"He was very attentive, responsive:" Roger Goodell visits National Domestic Violence hotline

AUSTIN, Texas (WITI/AP) — NFL Commissioner Roger Goodell took some time off from a big weekend of football to visit the headquarters of the National Domestic Violence hotline in Texas.

Goodell and several league officials walked into the Austin office about 7:15 p.m. Saturday, September 27th for what was expected to be a private two-hour meeting. He and the league have been heavily criticized for how they handled the recent suspension of Baltimore Ravens running back Ray Rice, who punched his then-fiancee in the face.

Asked for comment, Goodell only said he's "doing the work, as they say" and that he was invited to visit the hotline.

"He was very attentive. Very responsive. Asked wonderful questions. At one point, he was visibly moved to tears as he heard stories from our advocates about what women were encountering, calls we took today," Katie Ray-Jones with the National Domestic Violence hotline said.

The hotline was founded in 1996 and is housed in an unmarked building. The hotline's CEO says the center has seen an 84 percent increase in call volume since the release of the Ray Rice video -- everything from women who have never reached out for help before, to women who have sought help before, but were frustrated about what to do.

Goodell met with 11 former players earlier this week and was told the league must act immediately when someone is accused of domestic violence.


Milwaukee offers quality and confidential resources for adults and youth affected by domestic violence. Victims, family members, batterers and the community at large can get help identifying support by calling the 24-hour domestic violence hotline at (414) 933-2722.

A listing of resources is also available through the Milwaukee Commission on Domestic Violence and Sexual Assault’s “You Are Not Alone” brochure, which is available in English, Spanish and Hmong. The brochure and other support information are available here, and at www.milwaukee.gov/staysafe.”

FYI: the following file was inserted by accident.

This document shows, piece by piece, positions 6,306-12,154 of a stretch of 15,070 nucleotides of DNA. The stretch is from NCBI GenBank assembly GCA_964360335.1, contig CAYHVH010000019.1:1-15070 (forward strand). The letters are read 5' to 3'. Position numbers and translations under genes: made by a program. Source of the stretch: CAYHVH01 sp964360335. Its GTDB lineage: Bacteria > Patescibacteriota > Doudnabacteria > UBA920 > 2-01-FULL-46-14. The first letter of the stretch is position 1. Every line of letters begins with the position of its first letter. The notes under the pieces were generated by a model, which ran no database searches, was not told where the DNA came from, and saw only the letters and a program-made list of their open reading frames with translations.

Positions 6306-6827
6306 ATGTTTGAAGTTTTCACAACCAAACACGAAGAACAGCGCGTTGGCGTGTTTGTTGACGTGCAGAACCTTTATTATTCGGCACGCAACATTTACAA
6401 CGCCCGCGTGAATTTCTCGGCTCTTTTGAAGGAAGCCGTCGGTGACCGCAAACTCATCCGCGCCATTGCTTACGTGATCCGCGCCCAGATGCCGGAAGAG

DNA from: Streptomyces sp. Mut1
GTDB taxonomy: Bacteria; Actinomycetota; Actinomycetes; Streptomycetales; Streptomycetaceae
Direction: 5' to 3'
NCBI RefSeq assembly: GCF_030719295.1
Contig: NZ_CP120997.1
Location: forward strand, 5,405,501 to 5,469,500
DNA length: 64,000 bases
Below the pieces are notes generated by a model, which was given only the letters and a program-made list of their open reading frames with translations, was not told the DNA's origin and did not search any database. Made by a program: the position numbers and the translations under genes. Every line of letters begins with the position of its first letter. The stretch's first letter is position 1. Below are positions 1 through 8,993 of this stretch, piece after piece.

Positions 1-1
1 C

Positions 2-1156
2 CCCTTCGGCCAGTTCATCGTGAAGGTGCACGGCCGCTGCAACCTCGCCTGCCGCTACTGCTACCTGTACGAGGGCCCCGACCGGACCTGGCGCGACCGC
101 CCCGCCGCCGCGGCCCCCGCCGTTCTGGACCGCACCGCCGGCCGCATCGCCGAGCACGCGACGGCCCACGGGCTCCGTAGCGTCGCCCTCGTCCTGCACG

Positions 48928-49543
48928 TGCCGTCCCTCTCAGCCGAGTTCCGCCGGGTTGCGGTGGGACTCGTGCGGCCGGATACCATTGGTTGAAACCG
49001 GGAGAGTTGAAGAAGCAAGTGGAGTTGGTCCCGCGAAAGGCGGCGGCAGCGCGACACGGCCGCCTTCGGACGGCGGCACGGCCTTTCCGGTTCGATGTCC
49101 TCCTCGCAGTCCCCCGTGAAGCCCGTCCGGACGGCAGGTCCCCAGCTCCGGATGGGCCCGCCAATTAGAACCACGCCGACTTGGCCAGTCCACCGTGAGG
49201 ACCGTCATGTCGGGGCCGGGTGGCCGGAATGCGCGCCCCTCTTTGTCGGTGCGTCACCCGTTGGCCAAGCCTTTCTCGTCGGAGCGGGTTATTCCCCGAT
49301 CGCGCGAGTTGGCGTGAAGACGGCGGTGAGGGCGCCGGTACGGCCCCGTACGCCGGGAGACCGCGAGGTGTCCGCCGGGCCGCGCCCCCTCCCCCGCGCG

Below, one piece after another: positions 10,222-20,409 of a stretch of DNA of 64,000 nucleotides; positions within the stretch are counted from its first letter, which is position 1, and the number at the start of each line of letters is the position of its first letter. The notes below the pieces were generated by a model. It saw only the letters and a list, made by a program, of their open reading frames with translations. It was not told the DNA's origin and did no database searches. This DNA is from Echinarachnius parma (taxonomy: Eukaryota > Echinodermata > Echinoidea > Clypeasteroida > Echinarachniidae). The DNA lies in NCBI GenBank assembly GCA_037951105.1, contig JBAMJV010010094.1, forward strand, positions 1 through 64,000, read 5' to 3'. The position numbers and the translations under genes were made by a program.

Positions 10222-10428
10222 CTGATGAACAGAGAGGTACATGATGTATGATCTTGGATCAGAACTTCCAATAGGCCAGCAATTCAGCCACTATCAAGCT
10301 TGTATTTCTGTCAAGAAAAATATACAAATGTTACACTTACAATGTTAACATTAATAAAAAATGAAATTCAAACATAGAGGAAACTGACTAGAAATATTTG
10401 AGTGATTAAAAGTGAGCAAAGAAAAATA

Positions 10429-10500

In April, Gov. Scott Walker signed into law three bills that offers new protections for victims of domestic abuse.

The first puts in place a monitoring procedure to force abusers under injunctions to surrender their firearms.

The second puts “stalking” in the definition of domestic abuse.

The third creates better linkages between law enforcement and victim services providers — which will help officers give victims needed resource information.

Milwaukee’s Sojourner Family Peace Center helps thousands victims of domestic abuse every year.

The Sojourner Family Peace Center is the largest non-profit provider of domestic violence prevention and intervention services in Wisconsin.

Sojourner provides an array of support aimed at helping families affected by domestic violence to achieve safety, justice and well-being.

On its website, the Sojourner Family Peace Center says its primary goals are to ensure the safety of victims of family violence, and provide a pathway out of violence for victims and abusers through opportunities to make positive and lasting changes for themselves and their children.

CLICK HERE for a Sojourner Family Peace Center brochure

CLICK HERE to visit the Sojourner Family Peace Center’s website.

CLICK HERE to learn more about the Milwaukee Women’s Center.

CLICK HERE to access coverage on Ray Rice via FOX6Now.com.